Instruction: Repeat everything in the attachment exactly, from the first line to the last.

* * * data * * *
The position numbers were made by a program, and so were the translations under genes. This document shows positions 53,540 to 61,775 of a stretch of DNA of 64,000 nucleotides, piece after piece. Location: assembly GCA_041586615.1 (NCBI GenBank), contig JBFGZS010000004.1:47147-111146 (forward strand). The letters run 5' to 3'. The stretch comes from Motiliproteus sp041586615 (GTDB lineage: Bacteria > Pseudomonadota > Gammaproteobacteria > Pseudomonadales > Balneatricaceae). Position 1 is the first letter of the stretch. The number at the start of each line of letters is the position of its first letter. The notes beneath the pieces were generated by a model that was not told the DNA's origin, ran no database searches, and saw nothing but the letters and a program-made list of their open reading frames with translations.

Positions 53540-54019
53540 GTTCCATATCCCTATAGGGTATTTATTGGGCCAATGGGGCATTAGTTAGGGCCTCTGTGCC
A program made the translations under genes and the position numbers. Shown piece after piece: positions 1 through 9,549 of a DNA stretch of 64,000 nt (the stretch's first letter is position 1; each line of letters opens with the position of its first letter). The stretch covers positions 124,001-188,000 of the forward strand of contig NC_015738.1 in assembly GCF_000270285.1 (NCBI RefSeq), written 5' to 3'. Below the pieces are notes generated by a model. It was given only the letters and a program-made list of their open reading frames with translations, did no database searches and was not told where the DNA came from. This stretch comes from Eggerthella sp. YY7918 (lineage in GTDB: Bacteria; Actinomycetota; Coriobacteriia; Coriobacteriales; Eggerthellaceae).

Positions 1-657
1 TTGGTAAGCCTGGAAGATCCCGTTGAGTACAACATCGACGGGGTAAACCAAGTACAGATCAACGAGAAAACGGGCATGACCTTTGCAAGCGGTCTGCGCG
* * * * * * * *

The position numbers were made by a program, and so were the translations under genes. This document shows positions 53,540 to 61,775 of a stretch of DNA of 64,000 nucleotides, piece after piece. Location: assembly GCA_041586615.1 (NCBI GenBank), contig JBFGZS010000004.1:47147-111146 (forward strand). The letters run 5' to 3'. The stretch comes from Motiliproteus sp041586615 (GTDB lineage: Bacteria > Pseudomonadota > Gammaproteobacteria > Pseudomonadales > Balneatricaceae). Position 1 is the first letter of the stretch. The number at the start of each line of letters is the position of its first letter. The notes beneath the pieces were generated by a model that was not told the DNA's origin, ran no database searches, and saw nothing but the letters and a program-made list of their open reading frames with translations.

Positions 53540-54019
53540 GTTCCATATCCCTATAGGGTATTTATTGGGCCAATGGGGCATTAGTTAGGGCCTCTGTGCC
A program made the translations under genes and the position numbers. Shown piece after piece: positions 1 through 9,549 of a DNA stretch of 64,000 nt (the stretch's first letter is position 1; each line of letters opens with the position of its first letter). The stretch covers positions 124,001-188,000 of the forward strand of contig NC_015738.1 in assembly GCF_000270285.1 (NCBI RefSeq), written 5' to 3'. Below the pieces are notes generated by a model. It was given only the letters and a program-made list of their open reading frames with translations, did no database searches and was not told where the DNA came from. This stretch comes from Eggerthella sp. YY7918 (lineage in GTDB: Bacteria; Actinomycetota; Coriobacteriia; Coriobacteriales; Eggerthellaceae).

Positions 1-657
1 TTGGTAAGCCTGGAAGATCCCGTTGAGTACAACATCGACGGGGTAAACCAAGTACAGATCAACGAGAAAACGGGCATGACCTTTGCAAGCGGTCTGCGCG